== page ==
The day before Geoffrey Berman was abruptly fired as U.S. attorney for the Southern District of New York, he refused to sign a letter criticizing Mayor Bill de Blasio for the city’s enforcement of social-distancing rules that blocked religious gatherings—but not protests, The Wall Street Journal reports. The decision to refuse a request by Department of Justice supervisors is said to have followed an exchange in which Berman voiced his strong objections over implying de Blasio imposed a double standard on New Yorkers. According to the Journal, Berman called the letter a political stunt that would hurt the relationship between the U.S. attorney’s office and the mayor’s office.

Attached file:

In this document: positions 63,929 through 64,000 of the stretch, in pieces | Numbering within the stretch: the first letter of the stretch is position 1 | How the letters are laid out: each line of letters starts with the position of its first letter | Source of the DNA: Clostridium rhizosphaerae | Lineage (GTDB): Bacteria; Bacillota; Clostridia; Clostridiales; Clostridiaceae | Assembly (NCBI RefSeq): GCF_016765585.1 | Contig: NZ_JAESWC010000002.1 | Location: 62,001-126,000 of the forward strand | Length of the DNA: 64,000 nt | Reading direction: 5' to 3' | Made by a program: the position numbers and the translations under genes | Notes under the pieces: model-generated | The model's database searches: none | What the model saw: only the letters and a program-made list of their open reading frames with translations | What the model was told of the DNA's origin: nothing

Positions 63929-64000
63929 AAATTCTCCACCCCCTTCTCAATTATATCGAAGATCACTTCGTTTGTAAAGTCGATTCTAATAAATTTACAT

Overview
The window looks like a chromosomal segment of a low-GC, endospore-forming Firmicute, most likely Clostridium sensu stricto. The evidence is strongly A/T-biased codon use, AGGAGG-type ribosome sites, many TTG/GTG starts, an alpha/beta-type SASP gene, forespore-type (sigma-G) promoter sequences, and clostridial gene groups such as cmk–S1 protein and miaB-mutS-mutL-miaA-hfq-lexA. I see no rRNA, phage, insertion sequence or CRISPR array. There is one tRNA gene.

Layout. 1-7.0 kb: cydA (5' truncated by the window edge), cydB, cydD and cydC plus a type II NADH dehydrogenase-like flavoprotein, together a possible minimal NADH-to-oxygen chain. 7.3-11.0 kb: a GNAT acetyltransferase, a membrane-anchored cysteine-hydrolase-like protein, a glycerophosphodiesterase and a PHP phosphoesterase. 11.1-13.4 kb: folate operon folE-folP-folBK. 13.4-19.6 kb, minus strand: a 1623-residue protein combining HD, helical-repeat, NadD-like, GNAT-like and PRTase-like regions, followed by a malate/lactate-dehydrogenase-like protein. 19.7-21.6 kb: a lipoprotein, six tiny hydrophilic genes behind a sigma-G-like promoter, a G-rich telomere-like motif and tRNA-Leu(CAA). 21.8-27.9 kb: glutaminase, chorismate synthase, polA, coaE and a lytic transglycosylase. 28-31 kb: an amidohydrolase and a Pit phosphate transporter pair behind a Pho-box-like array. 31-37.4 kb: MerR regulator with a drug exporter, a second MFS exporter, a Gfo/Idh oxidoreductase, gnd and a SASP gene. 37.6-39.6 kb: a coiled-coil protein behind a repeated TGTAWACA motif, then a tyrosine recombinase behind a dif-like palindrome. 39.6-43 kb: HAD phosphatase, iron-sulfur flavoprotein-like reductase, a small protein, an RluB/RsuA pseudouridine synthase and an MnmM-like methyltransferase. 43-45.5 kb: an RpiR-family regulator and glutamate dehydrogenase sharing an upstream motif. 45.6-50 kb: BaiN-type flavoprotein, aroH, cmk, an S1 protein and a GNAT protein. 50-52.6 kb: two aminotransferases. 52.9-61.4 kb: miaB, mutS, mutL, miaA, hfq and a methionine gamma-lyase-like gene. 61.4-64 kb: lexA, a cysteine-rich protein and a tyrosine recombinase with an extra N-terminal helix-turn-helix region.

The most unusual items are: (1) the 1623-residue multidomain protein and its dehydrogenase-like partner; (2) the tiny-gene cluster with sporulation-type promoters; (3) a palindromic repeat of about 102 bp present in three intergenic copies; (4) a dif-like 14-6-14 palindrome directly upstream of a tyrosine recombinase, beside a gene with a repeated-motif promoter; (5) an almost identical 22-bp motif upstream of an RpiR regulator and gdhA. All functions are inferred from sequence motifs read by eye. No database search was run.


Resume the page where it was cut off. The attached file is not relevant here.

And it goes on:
The Journal reported Berman’s refusal aggravated Attorney General William Barr, who had been seeking to replace the U.S. attorney with Securities and Exchange Commission Chairman Jay Clayton and was spearheading the White House’s push for access to churches during the coronavirus pandemic. Berman and Barr met in New York Friday afternoon, but it is not clear if the letter was raised. Later that night, Barr is said to have tried to call Berman, before his officer put out a press release shortly after 9 p.m. stating Berman had stepped down. On Saturday evening, Berman resigned, effective immediately, after Barr told him the president had fired him and called his refusal to leave a “public spectacle.”